A newly published German-language book titled App Store Confidential certainly doesn’t sound problematic for Apple, but according to an English translation of the books’ description, which is available to buy now on Amazon, the book purports to offer an intimate look behind-the-scenes at one of Apple’s most important businesses.

The company’s proprietary app marketplace started off with just 500 apps in 2008, and over the following decade, it grew to amass sales twice that of McDonald’s. “But few know how the App Store works. Until now,” the book’s description teases. It goes on to hint at peeling back the mystery surrounding how an app becomes successful and even “App of the Year,” as well as developer do’s and don’ts to keep in mind when working with Apple.

But if Apple gets its way, you won’t be able to read this book at all.

According to German publication Focus, Apple has sent a cease-and-desist letter to shut down the publication of this book, which was authored by Tom Sadowski. He’s a former Apple executive who led the App Store for Germany, Austria, and Switzerland from 2014 until the end of 2019. Right from the start, in the book’s first chapter, he insists the book will not reveal any secrets or confidential inner-workings of Apple, and that all of the facts within the book are publicly confirmable. Among the do’s and don’ts he lists for App Store developers — if you’re working on a fitness app, for example, then it better be compatible with Apple Watch if you want to have even a prayer of getting it prominently listed in the App Store.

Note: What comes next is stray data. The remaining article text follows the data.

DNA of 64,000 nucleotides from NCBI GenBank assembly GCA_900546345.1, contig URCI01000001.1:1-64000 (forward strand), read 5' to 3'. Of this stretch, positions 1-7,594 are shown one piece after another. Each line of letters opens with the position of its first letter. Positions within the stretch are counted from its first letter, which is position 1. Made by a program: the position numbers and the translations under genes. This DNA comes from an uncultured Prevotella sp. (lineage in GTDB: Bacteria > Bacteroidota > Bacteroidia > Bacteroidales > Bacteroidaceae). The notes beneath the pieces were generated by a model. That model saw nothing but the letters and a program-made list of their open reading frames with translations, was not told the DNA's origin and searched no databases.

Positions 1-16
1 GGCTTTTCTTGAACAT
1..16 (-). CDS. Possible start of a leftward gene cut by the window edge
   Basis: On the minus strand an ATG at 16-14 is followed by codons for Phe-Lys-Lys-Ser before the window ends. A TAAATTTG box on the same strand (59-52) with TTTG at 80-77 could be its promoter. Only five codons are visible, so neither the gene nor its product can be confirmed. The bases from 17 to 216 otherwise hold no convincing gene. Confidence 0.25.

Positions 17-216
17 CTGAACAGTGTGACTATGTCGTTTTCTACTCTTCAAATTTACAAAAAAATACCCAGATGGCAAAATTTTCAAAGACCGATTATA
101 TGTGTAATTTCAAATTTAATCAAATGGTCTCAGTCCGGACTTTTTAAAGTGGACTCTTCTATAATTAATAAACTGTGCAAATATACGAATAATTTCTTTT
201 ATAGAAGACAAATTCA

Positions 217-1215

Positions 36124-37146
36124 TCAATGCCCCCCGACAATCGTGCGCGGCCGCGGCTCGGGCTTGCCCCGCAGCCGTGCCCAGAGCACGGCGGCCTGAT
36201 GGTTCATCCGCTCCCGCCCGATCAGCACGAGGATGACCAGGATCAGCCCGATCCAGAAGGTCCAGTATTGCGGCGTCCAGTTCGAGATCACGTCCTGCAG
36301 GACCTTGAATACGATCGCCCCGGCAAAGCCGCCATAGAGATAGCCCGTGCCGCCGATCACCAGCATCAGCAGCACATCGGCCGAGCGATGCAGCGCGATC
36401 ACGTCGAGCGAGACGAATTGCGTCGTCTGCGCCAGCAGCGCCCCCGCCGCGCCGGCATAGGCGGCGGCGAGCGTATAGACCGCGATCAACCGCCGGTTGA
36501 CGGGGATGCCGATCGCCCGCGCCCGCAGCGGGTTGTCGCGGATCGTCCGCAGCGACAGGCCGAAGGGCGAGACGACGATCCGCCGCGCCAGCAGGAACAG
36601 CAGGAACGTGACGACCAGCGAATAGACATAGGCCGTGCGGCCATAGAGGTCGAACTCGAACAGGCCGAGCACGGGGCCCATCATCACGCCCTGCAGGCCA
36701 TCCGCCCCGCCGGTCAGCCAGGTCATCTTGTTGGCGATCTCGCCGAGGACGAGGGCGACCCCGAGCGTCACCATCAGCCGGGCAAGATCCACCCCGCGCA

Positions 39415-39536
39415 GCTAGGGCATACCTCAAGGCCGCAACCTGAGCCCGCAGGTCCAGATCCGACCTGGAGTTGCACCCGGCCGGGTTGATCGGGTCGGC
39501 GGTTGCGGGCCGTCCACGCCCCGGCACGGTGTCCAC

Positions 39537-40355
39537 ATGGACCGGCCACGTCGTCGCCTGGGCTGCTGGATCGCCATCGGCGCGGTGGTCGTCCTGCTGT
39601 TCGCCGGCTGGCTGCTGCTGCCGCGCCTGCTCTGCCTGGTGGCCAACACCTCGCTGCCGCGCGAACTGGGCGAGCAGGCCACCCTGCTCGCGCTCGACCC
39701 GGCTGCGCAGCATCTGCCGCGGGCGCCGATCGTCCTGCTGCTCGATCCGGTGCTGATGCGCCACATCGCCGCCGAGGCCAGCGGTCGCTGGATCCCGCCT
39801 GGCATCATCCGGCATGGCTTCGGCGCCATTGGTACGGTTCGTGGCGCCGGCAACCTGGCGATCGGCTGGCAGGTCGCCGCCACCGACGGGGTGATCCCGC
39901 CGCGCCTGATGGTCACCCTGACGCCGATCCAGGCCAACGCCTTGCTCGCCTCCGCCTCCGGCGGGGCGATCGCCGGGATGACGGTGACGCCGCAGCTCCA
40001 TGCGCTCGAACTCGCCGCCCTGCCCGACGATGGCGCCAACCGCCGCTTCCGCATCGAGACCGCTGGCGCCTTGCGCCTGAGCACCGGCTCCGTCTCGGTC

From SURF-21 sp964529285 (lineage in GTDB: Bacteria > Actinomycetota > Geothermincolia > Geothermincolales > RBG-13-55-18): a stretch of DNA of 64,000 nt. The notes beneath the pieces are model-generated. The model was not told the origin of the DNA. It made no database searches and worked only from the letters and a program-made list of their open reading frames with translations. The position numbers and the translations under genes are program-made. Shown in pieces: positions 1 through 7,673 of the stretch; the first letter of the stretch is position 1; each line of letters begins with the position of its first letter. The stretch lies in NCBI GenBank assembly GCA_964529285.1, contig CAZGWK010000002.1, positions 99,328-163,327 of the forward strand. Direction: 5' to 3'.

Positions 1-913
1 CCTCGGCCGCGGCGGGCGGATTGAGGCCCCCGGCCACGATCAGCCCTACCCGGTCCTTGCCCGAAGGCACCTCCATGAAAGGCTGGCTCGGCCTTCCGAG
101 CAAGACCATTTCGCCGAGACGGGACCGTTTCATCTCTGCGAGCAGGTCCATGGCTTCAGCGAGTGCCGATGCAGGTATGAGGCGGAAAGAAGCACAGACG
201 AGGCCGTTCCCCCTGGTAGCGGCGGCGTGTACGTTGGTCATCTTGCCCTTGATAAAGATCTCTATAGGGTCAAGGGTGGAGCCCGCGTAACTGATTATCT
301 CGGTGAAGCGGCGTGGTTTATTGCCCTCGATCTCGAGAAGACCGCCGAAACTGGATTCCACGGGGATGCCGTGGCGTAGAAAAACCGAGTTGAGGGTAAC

In another revelation, Sadowski writes about a particular Apple marketing partnership that seemed to be canceled because females involved seemed to be showing too much skin. That’s according to a write-up about the book published today in the German newspaper Handelsblatt. Sadowski also apparently reveals the contents of private conversations and meetings with Apple CEO Tim Cook.

Apple’s cease-and-desist letter has gone out to Sadowski and his publisher and asks them to recall all books that have been published and to destroy the manuscripts. In a statement Apple has shared with more than one media outlet, the company says that “all companies should have the reasonable expectation that their business practices will be kept confidential.”

Andy is a reporter in Memphis who also contributes to outlets like Fast Company and The Guardian. When he’s not writing about technology, he can be found hunched protectively over his burgeoning collection of vinyl, as well as nursing his Whovianism and bingeing on a variety of TV shows you probably don’t like.